Austin, the much-hyped capital city of Texas, came very close to joining the list of America’s Top 10 largest cities.
With 961,855 residents per the 2020 Census data revealed last week, Austin fell behind San Jose with just over a million and ahead of Jacksonville tipping the scales at 949,611.
Austin demographers had expected Austin to leapfrog to No. 10 in the 2020 Census. CultureMap wrote in June 2020:
Unless it sees an unlikely surge in population, San Jose would fall to No. 11. … According to this month’s Imagine Austin newsletter, released June 16, Austin’s ascent to No. 10 is coming “sooner than we had previously anticipated.” That’s because San Jose has witnessed population loss for several years in a row, while Austin keeps growing.
… The City of Austin’s demographer, Ryan Robinson, had predicted earlier this year that Austin’s population would hit 1 million this summer.
San Jose continues as a Silicon Valley hub and has not slipped as expected. According to The Travis Tracker, there may be a reason why Austin, though the centerpiece of the rival “Silicon Hills,” did not overtake San Jose.
One surprise was quickly noticed when it comes to the boomtown of Austin: the population did not grow as much as expected. The Census estimate — based on the 2019 American Community Survey — overshot by roughly 17,000 people.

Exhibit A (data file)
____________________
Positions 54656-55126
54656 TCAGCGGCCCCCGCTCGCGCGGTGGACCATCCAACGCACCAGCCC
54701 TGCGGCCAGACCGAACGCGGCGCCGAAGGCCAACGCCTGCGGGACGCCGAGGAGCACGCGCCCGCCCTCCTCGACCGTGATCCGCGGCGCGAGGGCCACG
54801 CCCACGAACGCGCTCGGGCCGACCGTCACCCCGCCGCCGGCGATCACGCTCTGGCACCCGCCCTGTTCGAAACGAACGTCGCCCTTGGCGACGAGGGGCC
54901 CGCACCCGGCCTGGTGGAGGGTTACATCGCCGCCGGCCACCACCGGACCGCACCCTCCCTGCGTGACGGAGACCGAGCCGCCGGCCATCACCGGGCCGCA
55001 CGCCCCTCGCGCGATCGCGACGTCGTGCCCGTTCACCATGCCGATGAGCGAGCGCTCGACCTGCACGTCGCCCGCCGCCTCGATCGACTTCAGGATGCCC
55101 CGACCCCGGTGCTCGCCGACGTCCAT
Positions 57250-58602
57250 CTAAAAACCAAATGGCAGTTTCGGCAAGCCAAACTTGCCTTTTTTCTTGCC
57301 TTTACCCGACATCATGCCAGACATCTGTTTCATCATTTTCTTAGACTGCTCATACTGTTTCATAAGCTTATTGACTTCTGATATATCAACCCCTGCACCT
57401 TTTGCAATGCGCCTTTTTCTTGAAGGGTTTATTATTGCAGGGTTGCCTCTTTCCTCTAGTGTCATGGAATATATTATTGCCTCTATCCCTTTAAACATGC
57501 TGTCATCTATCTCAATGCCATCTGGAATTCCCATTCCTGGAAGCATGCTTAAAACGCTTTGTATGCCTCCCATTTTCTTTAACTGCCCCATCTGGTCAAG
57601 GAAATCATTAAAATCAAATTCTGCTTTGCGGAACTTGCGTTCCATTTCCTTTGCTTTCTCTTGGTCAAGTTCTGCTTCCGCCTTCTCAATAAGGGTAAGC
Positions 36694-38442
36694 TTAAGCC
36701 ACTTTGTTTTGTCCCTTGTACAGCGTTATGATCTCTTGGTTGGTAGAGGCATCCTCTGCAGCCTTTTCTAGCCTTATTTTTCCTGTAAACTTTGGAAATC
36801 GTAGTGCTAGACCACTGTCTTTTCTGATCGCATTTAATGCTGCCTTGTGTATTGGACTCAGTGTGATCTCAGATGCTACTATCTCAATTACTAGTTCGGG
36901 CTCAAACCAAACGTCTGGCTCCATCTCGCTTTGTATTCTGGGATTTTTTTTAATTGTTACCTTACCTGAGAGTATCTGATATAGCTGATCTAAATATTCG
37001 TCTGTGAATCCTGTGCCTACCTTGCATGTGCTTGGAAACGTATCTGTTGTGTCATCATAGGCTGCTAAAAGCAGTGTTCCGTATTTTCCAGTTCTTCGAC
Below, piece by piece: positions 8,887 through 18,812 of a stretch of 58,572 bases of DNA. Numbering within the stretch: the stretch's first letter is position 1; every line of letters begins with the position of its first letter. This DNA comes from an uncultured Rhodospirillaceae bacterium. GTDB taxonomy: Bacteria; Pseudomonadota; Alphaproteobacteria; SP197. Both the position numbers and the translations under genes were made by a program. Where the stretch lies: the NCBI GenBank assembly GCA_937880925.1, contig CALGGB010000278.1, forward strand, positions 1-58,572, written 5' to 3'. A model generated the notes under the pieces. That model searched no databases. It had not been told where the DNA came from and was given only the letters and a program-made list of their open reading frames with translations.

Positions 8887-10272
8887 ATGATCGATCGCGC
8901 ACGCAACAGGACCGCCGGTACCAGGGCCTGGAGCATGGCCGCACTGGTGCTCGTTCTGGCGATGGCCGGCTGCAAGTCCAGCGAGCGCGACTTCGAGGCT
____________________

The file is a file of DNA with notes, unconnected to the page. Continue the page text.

The earlier estimate was 978,908 within the Austin city limits, as opposed to the formal 2020 count of 961,855.
By contrast, the 2010 census count for Austin was 790,390.
We’ve seen a few signs of this coming: from flight to the suburbs and exurbs to Austin ISD closing schools to make up for decreased enrollment. But this doesn’t mean Austin is shrinking. Quite the contrary: Austin grew by almost 22% over the past 10 years, and the five-county region jumped by a third to 2.2. million souls.
HOWEVER … if the estimate was accurate, could Austin’s draconian COVID-19 business closure orders, a gutting of the city’s public safety budget, a sharp rise in crime, and the homeless camping situation over the past couple of years have contributed to the diminished final count since the 2019 snapshot? It couldn’t have helped.
KUT radio pointed out Austin has a dwindling population among certain racial demographics, with black and Hispanic populations decreasing and Asians and whites leading the growth trends.
From the hip: While it is nearly impossible to point to an exact reason for the population retraction over the past year or so, Austin’s regrettable policies could not have helped. It may be that Austin has lost population very recently — a trend which may continue through the decade as its suburbs and exurbs continue to grow and attract major industries.
And as a tragic point of irony, it seems blacks and Hispanics — which the city of Austin spends hundreds of millions per year to attract and retain — are leaving the city in droves according to the data. Despite the city’s best intentions, Austin is becoming whiter, richer, and decidedly more dangerous. This is a lesson for the other Top 10 cities to take to heart: especially conservative-leaning Jacksonville which may soon outpace Austin if trends continue.